Editor’s Note: If you’ve seen the Summer issue of HOW Magazine, you’ve explored Jason Tselentis’ epic feature on 3D Printing in Design. If not, check out the full issue for practical advice, industry insights and some exciting creativity exercises, or subscribe to get HOW all year long.
A product you hold in your hands might start out as a drawing or computer rendering, but it has to become a three-dimensional prototype sooner or later. As the price of 3D printers has gone down, more studios are bringing the rapid prototyping process in house in order to test their designs and make sure everything’s just right.
Charlotte, North Carolina’s BOLTgroup has used 3D prototyping for years, and now that they have their own 3D printers in-house it’s given them an edge. “We are able to more quickly evaluate design concepts at various stages in the design process. We still go outside for some prototypes, but having the fast turnaround in-house benefits our process,” said BOLTgroup principal Monty Montague.
3D Printing In-House
There are a variety of 3D printers on the market and a variety of production methods: fused deposition modeling (FDM), laminated object manufacturing (LOM), stereolithography (SLA), and selective laser sintering (SLS). One method, ultrasonic additive manufacturing (UAM) also called ultrasonic welding, uses sound waves to fuse metal materials.
BOLTgroup’s SLA Form 2 printer “offers a better finish” compared to FDM according to Montague. “We use two 3D printers in-house. The SLA is a bath of resin that is laser cured and has a finer resolution. That means each tiny step-up you see along the surface of the SLA part is only about .025mm high. The FDM printer extrudes a tube of resin—each step-up along the surface is approximately .1mm high, four times as high as the SLA, so the surface finish is coarser. But with FDM we have more choices of materials, so we can more closely replicate the strength of the plastic of an actual molded part. That’s why we use the two different technologies. It depends on the project and whether we need a cleaner surface finish or a wider range of plastic options.”
BOLTgroup works with Fortune 50 size corporations, but it specializes in “mid-sized US manufacturers” according to Montague. They’ve also partnered with one or two start-ups per year, such as the collaboration with Little Burros. BOLTgroup worked with Bob Thorsen to design, engineer, and prototype the Little Burros wheelbarrow attachment. BOLTgroup also did its brand strategy, architecture, and identity, as well as package design and online presence, among other brand extensions. BOLTgroup helped Thorsen bring his vision to life, and the work paid off at the 2014 National Hardware Show when Little Burros won Retailer’s Choice for best new product.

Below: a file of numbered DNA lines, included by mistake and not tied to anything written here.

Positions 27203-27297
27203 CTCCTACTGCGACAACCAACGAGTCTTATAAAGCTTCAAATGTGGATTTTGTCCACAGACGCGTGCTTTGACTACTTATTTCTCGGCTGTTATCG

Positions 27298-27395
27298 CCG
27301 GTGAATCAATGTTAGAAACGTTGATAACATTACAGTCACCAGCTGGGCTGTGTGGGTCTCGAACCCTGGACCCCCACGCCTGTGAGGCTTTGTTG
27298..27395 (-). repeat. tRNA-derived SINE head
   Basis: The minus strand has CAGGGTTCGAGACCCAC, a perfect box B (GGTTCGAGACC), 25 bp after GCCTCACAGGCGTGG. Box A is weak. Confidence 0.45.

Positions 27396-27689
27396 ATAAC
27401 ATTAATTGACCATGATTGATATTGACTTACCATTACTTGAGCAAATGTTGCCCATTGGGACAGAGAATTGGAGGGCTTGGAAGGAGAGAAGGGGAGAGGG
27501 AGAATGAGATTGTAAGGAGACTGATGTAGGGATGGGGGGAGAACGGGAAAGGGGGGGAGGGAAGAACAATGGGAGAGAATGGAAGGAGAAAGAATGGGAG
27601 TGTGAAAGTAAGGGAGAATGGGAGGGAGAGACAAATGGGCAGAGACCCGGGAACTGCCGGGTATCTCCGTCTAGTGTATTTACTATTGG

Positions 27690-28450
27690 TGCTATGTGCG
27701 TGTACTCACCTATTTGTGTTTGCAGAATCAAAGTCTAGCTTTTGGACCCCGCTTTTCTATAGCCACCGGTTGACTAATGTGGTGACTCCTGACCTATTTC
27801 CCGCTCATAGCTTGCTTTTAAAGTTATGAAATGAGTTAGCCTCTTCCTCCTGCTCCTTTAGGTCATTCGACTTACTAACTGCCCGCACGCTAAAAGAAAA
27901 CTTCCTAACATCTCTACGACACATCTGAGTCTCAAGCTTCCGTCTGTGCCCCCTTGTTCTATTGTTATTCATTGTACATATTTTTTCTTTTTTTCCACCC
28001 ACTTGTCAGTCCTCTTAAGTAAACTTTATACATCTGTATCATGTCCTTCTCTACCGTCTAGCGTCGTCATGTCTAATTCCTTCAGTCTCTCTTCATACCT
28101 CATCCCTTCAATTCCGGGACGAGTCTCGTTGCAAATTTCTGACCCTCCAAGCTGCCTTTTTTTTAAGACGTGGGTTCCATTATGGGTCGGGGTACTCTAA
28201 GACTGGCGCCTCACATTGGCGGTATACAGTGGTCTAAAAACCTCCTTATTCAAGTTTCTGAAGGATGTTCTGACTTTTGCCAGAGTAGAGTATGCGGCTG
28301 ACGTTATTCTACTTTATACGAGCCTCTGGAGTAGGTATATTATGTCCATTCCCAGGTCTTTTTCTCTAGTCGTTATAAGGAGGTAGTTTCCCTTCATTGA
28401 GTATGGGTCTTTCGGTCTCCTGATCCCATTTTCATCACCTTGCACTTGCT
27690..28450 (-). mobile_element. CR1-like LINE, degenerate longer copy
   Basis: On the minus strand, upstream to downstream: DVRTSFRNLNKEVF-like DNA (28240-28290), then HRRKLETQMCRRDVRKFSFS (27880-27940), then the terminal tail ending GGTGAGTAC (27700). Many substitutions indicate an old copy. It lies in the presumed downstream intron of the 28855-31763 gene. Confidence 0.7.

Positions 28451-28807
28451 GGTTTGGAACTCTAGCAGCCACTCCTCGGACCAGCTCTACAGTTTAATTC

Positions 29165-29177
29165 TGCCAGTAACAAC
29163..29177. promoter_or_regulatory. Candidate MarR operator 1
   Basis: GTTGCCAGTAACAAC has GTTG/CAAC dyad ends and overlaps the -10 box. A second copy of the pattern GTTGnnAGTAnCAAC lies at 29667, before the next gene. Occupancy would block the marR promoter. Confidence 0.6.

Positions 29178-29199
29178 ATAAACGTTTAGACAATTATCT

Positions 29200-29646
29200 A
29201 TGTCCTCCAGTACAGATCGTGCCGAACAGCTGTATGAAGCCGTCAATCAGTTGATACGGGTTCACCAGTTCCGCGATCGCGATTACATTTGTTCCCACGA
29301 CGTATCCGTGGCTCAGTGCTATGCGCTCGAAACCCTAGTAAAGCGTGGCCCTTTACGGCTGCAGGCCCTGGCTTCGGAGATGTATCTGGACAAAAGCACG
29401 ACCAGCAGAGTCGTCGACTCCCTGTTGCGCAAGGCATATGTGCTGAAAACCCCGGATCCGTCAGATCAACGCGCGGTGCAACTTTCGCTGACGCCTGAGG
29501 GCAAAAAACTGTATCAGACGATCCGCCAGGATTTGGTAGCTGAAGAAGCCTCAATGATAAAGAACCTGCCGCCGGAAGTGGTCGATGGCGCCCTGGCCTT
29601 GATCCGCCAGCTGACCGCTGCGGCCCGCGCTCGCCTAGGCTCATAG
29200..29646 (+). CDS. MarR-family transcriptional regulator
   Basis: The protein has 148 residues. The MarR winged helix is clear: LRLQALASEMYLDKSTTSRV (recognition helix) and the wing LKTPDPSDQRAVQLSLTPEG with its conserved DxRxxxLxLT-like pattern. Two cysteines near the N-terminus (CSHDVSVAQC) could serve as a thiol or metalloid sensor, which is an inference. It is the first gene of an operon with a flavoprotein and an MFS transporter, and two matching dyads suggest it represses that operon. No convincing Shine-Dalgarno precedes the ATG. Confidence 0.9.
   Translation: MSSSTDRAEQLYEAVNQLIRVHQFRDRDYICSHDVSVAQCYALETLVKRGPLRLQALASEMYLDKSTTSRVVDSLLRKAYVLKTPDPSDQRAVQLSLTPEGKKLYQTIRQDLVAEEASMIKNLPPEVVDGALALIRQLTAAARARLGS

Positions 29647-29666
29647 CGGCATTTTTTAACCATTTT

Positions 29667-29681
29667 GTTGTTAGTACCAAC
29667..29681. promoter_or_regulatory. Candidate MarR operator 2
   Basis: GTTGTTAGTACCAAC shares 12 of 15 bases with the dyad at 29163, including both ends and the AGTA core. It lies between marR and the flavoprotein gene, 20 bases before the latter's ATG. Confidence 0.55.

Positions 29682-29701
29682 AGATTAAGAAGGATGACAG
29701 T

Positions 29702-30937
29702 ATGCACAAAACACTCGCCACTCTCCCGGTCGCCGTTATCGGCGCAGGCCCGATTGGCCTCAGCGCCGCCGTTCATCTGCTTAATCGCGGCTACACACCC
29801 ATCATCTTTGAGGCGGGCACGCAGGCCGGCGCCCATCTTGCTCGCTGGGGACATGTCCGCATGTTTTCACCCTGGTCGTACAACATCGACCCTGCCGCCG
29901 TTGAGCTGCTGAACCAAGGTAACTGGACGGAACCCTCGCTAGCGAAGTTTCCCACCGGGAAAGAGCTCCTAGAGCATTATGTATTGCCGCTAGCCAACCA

Getting it Right
Although some of their clients haven’t wanted prototypes, Montague and his colleagues suggest that “you have to make a prototype” and these days, 3D printing has made it more acceptable.
But the 3D prototype doesn’t always represent the last line in the creative process. There are a number of 2D and 3D iterations. Montague explains how BOLTgroup goes through a multi-step, cyclical creative process. “Typically there is initial sketching and CAD, followed by prototypes that are evaluated either by us or by consumers, then more refined sketching and CAD, more prototypes, and so on.”
The entire process requires BOLTgroup to reflect on a number of external and internal factors, putting the knowledge they gain to use. “It’s an iterative process starting with our client’s goals, then our team gaining empathy with the user through research, then concepts developed in CAD, then prototypes and testing, then refinement and more prototypes until we are satisfied that the design is right.”
Be sure to check out HOW’s Summer 2016 Creativity Issue to read more about 3D printing in “Close Encounters of the 3D Kind.”